SQL IS NULL Operator in WHERE Clause
In this lesson we cover the
NULL value concept and the SQL
IS NULL operator. Both are simple but powerful concepts to add into your set of SQL tools. Continue learning new SQL concepts to create more complex
In these example queries, we continue using the apple table used in the previous lesson. As a reminder, apple is a single table database with all the production history for an apple farm. Here is the schema:
|Year||Apple Variety||Number of Trees in Production||Tons Produced||Harvest day||Price per Ton||First summer storm|
Suppose you started to register the date of first_summer_storm in 2016, after reading about apple production losses caused by summer storms. The question is, if you don’t know the first_summer_storm date for years prior to 2016 what value should you put into the column first_summer_storm? The reply is simple: a
NULL value, meaning you do not have a value for the column.
A SQL NULL value in any column of a record indicates the value in unknown.
The same occurs with the column price_per_ton for years 2014 and 2015. Assign NULL values to the column price_per_ton for the records of years 2014 and 2015 as you can see in the apple table.
You need a way to identify records with the NULL value: the solution is to use the SQL
IS NULL operator. Here is an example query:
SELECT year, apple_variety, tons_produced FROM apples WHERE first_summer_storm IS NULL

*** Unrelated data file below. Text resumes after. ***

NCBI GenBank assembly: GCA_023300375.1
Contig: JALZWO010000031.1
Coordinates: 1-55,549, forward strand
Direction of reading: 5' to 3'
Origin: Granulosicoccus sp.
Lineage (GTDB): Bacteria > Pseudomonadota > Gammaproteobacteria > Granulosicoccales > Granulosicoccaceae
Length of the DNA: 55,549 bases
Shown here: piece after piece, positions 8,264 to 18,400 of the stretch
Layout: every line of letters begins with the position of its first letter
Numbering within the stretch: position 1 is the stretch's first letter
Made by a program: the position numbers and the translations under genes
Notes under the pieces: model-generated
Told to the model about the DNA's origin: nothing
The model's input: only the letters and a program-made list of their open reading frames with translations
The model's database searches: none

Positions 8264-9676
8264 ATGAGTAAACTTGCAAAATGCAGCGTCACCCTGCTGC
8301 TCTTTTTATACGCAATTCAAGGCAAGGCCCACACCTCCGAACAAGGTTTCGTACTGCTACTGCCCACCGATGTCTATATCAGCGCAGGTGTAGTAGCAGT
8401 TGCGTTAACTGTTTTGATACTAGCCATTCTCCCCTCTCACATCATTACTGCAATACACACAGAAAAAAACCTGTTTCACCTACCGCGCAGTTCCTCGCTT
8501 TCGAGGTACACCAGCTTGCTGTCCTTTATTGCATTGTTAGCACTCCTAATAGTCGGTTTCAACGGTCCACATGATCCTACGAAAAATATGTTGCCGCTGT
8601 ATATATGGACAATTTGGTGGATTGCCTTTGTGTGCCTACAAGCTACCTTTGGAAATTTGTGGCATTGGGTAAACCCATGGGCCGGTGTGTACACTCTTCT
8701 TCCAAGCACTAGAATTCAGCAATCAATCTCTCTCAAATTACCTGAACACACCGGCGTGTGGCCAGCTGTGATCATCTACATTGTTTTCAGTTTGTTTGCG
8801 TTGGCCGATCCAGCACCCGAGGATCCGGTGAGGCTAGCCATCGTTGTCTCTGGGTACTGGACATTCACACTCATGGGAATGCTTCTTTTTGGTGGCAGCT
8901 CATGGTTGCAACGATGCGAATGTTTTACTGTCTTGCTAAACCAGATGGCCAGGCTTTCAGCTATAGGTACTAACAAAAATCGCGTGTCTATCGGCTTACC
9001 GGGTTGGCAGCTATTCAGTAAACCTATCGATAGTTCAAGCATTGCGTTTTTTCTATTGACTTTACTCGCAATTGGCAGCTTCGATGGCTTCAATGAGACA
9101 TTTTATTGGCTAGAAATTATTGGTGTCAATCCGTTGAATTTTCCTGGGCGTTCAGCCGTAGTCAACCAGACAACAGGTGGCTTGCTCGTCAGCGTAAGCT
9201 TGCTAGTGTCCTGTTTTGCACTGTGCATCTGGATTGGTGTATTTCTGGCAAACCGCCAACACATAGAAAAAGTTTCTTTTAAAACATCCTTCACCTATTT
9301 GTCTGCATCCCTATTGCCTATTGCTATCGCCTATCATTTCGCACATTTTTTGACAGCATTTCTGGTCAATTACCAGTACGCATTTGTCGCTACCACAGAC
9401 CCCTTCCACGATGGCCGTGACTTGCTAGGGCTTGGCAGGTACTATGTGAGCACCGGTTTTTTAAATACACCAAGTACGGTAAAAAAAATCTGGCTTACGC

Here are the results:
The opposite operator is
IS NOT NULL, that you can use to identify records with
NON NULL values in any given column. For example:
SELECT year, apple_variety, tons_produced FROM apples WHERE first_summer_storm IS NOT NULL
There is an interesting issue due to the
NULL value representing an unknown value. Here is a question:
What results do you expect from this query?
SELECT year, apple_variety, price_per_ton FROM apples WHERE price_per_ton > 60
This question can be rephrased as: Is price_per_ton > NULL
TRUE? The answer is neither. With the
NULL value in
SQL, there are actually three values that can be returned from a logical expression:
In this case, the result of price_per_ton > NULL is
UNKNOWN. The WHERE clause filters to the result all the records having a
TRUE value for the
WHERE condition (
UNKNOWN are discarded). The result of the query does not include the records with NULL value in price_per_ton:
SELECT year, apple_variety, price_per_ton FROM apples WHERE price_per_ton <= 60
The results do not include records with NULL in price_per_ton:
Looking at both queries, it appears that data is missing, as there are less rows returned than the total number of rows in the table. This is because the
NULL values are not included in any of the results.
A method to replace SQL
NULL values with a non-null value is available in some SQL dialects. For example, PostgreSQL offers the COALESCE function. Other dialects may have this option as
ISNULL or similar. This function receives two parameters, and returns the first non-null parameter value. Here is a simple query to show the original value of the column price_per_ton and the value returned by the PostgreSQL function
SELECT year, apple_variety, price_per_ton, COALESCE(price_per_ton,0) AS expression FROM apples
Here are the results:
NULL value is a powerful concept in SQL enabling you to represent unknown values in database columns. This lesson covered concepts related to
NULL, including SQL IS NULL and SQL
IS NOT NULL operators and the PostgreSQL
COALESCE() feature.There are many more new concepts to learn about WHERE clauses. Keep going, learn SQL and increase your skills!
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